VitalyT VitalyT said:

Anyone know what the refresh rate is on this thing? Aren't some 4k monitors/tvs stuck with 30Hz?

30Hz on a single HDMI, 60Hz on dual HDMI or DisplayPort 1.2

1 person liked this | Guest said:

I think Apple is about to surprise us with a 30 inch retina aluminum display. 6000 x 4000 resolution. Can see your sony 77 pix in full resolution. Nah. But at least 4000x2000 resolution since the 5000 series video supports that. Or their tunder bolt 2.0

RenGood08 RenGood08 said:

Nice. Um can I have this?

tipstir tipstir, TS Ambassador, said:

Yeah but you can get TV/HDMI/VGA right now in 24 and up too 32-inch for $199, just have to make sure it supports 1920x1080p @ 60Hz in VGA mode also which most do already. 27-inch computer monitor goes for $249 at wholesale.

soldier1969 soldier1969 said:

Yeah but you can get TV/HDMI/VGA right now in 24 and up too 32-inch for $199, just have to make sure it supports 1920x1080p @ 60Hz in VGA mode also which most do already. 27-inch computer monitor goes for $249 at wholesale.

Some of us like to spend more than lunch money on our displays thanks.

JC713 JC713 said:

It is just too pricey IMO.

DAOWAce DAOWAce said:

16:9 will never replace 16:10 as a standard for desktops so long as it continues to fail to properly support 4:3 content.

Though, I half expect people to turn to CRTs even more in future.. if they aren't all dead by then.

There is only one advantage 16:9 has over 16:10, and that is wider FoV in games where the developers don't bother to include an FoV option (or don't standardize the FoV regardless of AR). Obviously, that's a piss poor advantage and one created solely due to developer incompetence.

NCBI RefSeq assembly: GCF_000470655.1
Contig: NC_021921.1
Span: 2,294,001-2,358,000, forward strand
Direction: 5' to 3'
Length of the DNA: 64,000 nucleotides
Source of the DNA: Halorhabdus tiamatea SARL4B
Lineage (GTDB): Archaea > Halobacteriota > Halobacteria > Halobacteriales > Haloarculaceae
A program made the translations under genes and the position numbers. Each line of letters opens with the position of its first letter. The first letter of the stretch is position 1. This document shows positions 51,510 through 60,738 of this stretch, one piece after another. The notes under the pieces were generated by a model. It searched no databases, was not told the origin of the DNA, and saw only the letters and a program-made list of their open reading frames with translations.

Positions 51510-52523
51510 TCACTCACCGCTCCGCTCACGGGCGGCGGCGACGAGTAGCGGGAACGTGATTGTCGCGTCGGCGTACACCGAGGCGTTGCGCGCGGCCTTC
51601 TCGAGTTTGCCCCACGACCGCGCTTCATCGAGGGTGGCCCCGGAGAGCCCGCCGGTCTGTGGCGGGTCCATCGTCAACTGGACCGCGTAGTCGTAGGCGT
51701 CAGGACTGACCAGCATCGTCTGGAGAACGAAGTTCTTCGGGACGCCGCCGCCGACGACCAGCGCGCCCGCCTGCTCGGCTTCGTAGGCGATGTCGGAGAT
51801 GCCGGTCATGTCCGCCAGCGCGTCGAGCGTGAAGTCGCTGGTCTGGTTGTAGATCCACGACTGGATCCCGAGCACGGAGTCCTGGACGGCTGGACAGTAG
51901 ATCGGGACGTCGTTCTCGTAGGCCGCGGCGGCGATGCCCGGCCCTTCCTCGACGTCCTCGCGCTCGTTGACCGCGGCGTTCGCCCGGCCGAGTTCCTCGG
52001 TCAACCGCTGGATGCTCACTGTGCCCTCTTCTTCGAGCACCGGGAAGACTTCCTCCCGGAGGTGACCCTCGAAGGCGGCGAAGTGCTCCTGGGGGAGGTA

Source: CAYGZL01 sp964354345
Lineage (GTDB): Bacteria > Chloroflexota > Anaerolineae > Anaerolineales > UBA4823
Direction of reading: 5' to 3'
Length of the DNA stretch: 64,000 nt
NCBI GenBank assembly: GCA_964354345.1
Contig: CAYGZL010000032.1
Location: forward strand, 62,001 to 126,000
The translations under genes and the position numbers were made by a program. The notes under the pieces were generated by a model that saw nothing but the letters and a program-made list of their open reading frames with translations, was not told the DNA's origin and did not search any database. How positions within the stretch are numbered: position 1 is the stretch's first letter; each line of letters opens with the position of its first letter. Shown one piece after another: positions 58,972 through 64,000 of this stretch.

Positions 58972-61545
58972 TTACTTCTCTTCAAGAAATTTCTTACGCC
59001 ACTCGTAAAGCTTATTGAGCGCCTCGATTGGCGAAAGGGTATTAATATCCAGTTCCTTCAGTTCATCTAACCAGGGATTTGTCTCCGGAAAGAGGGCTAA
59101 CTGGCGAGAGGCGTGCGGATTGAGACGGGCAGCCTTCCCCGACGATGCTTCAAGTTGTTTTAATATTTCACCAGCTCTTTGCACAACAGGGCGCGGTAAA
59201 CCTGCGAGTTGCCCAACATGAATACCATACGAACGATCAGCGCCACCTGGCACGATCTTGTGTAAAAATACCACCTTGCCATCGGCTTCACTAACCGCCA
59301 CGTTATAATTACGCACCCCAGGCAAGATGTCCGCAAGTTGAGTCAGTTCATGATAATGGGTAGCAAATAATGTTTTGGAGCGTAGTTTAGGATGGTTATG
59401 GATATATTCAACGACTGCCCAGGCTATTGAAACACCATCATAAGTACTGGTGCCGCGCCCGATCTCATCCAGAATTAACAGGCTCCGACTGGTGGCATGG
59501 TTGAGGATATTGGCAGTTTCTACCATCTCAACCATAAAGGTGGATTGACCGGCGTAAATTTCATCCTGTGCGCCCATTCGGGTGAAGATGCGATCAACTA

There is no real advantage to 16:9 over 16:10. None. Yet manufacturers are continuing to ignore 16:10 and push 16:9. It's been over 3 years since I've wanted a 120Hz+ display at 1920x1200 or greater to replace my "1200p" monitor from 2004. I'm still waiting for one.

Guest said:

Well this monitor is just as absurd as the mac book pro with a retina. The fact is that the pixel density is getting to such level where the human eye has a hard time discerning. So it is worthless. But it is the greatest thing that could happen. This is going to make it where you can pick up a 30 inch apple cinema display for $50 on a garage sale. Coolest thing in the world. The fact is my friend got a 30 inch a while back and if we put it to full resolution you can not read the articles on the internet. The letters are so tiny. So you see on a monitor that size the only useful resolution is 1900 by 1200. That is the density at which you can see letters anything higher is just waist of your money. But hey there are plenty of suckers in this world. So the big question is will the average people or even the visually most smart be able to tell the difference of a picture from on to just the other with just 1900x1080.

St1ckM4n St1ckM4n said:

Advantage: cost.

Cost > everything.

Edit:

@Guest above: it's about reducing jagged edges. Macbook 'retina' screens may have a high resolution, but their 'effective' resolution is exactly the same as before. They use software to take advantage of the extra pixels and smooth out any jagged lines. 4K PC monitors are just interim, we need better than 8K.

Darth Shiv Darth Shiv said:

Well this monitor is just as absurd as the mac book pro with a retina. The fact is that the pixel density is getting to such level where the human eye has a hard time discerning.

1080p is hardly undiscernable. It's great when placed next to PAL or NTSC but there is a also a noticeable difference to 4K.

captaincranky captaincranky, TechSpot Addict, said:

I've love this for photo editing. Being able to view RAW files at closer to 1:1 full screen would be very welcome (although my camera output is still 4912 x 3264 vs this 3840 x 2160). Outside of video, photo, graphic work I don't see this being of much use to the mainstream home user.